In the early game I found getting on the horse to be a nightmare, as it seems like you have to let completely go of the left analog stick before pressing X or else Geralt will just daze around waiting for something. Later on, and so far for the entire ride of the game, I've found that getting off of the horse can also be a nightmare. It usually always happens the same way, you're riding around looking for quests, monsters, bandits, bitches, anything, and you eventually run near an enemy. You try to get off your horse but for some reason it just doesn't happen, and then that enemy runs up on your horse, scares it, you get bucked off, and before you can even get up, you're dead.
|Just look at that.|
The auto-saving is pretty good for things like this, but sometimes it can set you back a bit. When you're just out and about, time goes by in a flash. And to die so frustratingly can be extremely disappointing. Because I'm playing on hard mode, it goes by a lot faster than it probably would on normal, especially since even lower leveled enemies can still pose quite a threat.
Honestly, the massive open world reminds me, weirdly enough, of a weird mishmash of Fallout 3 and Red Dead Redemption. I know what you're thinking "Oh, the RDR comparison makes sense because of the wild open world and horse travel, but why Fallout 3?" Well, I don't want to get too metaphorical or deep, man, but the reality is... video games kind of sucked after Fallout 3. No, no, I'm not one of those "Video games today sucks" kind of guy, I mean, Witcher 3 is a video game today, so that wouldn't work.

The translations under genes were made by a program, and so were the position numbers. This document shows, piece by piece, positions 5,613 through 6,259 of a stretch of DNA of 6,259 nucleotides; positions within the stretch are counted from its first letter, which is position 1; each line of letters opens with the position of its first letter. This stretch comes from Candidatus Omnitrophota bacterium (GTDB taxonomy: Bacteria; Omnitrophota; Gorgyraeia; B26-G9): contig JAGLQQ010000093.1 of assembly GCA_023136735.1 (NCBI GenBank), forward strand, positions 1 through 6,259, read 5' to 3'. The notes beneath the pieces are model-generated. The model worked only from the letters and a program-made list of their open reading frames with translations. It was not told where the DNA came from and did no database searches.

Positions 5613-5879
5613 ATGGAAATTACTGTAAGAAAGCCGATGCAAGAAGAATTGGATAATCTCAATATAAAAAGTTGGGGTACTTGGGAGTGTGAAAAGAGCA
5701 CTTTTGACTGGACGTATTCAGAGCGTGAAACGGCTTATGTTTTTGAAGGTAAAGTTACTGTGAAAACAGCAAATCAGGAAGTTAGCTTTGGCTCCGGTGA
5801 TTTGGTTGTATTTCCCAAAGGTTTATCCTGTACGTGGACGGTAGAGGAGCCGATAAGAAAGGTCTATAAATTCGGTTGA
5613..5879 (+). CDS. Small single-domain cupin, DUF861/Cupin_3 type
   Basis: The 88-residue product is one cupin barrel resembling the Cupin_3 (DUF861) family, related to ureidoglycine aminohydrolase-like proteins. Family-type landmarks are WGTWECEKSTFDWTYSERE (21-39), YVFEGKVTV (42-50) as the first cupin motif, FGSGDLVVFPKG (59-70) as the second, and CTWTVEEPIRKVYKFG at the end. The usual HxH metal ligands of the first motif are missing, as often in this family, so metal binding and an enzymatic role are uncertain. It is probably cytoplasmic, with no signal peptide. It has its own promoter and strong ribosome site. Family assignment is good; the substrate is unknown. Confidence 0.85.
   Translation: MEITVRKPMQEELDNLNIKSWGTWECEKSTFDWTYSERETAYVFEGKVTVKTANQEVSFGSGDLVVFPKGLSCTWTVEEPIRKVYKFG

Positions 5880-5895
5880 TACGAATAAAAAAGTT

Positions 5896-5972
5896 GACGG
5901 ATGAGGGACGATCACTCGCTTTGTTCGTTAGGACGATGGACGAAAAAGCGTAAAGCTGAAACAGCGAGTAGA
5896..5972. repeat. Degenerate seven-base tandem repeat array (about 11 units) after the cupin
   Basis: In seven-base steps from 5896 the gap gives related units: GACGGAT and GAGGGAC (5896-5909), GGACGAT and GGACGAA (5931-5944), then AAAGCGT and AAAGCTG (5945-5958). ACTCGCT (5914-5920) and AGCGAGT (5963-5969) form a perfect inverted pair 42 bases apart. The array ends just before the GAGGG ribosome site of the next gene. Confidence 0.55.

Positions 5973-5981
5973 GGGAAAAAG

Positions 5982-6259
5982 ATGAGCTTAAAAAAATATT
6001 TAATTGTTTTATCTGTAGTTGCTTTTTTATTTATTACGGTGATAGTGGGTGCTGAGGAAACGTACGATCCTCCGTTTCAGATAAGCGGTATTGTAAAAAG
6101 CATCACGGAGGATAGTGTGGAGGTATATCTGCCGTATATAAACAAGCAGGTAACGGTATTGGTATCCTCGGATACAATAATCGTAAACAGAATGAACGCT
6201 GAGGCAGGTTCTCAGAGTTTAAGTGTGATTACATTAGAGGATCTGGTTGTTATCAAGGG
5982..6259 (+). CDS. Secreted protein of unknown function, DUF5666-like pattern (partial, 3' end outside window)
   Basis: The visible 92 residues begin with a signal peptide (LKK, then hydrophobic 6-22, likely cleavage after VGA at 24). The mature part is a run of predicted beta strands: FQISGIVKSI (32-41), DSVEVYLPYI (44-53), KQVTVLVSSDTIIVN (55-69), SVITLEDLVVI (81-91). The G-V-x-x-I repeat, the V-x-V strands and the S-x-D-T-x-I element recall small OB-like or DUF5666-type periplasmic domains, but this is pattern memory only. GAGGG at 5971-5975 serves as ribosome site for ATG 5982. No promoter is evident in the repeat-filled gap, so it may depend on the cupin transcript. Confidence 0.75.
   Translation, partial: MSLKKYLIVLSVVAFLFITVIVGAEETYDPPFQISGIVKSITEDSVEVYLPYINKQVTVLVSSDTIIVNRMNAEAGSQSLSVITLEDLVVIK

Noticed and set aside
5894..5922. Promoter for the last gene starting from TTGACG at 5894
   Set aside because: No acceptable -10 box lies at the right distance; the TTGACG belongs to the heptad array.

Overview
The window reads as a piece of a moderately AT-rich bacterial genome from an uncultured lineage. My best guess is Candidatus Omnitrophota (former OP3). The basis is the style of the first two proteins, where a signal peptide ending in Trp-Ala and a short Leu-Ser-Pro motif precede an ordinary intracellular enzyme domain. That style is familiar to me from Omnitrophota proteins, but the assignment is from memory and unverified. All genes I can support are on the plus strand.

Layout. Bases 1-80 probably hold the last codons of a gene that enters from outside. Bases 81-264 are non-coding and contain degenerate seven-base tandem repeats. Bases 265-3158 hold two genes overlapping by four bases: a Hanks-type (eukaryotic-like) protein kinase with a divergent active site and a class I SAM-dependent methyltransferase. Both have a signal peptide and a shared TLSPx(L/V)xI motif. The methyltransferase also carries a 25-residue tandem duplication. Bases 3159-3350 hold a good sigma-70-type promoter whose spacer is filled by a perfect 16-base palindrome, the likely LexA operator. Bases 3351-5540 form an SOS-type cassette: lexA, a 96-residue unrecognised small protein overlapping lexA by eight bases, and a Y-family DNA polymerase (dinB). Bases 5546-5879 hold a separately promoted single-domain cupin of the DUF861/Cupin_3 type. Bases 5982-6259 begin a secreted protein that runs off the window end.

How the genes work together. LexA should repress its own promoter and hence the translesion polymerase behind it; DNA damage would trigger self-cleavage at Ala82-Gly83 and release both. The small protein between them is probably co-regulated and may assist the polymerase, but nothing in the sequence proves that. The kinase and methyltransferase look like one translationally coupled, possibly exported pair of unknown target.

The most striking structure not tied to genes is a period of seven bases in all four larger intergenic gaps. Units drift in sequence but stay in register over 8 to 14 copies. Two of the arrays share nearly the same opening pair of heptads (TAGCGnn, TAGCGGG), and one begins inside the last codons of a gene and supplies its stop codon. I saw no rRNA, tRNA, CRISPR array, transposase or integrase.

What I mean is, Fallout 3 was the last real game I just hung out in. I would explore and explore and explore, and read whatever I could, look at whatever I could. I didn't care if there was a marker leading me there or not, I needed to see it. I had to interact with everyone, I had to know everything. I loved the world and gameplay and wanted to see all of it. And I did, across many a playthrough. And with Witcher 3, it's the first game that has such a busy, full of life open world that I can do that again.
|Triss Merigold, reaffirming my redheaded fictional video-game sorceress character fetish since 2015!|
You look at other games like Saints Row, Grand Theft Auto, Assassin's Creed, Watch_Dogs, Dragon Age: Inquisition, you name it, and you see their worlds and... well, they're dead. Void of life and activities for you.
They're static almost. They have people walking around, cars driving, deathclaws, uh, deathclawing, but that's just chuff. That's just filler. That's not alive. The most excitement I felt out of GTAV's open world was playing online and forgetting the singleplayer even existed. There was nothing to do, nothing to see anymore. The next logical step was online.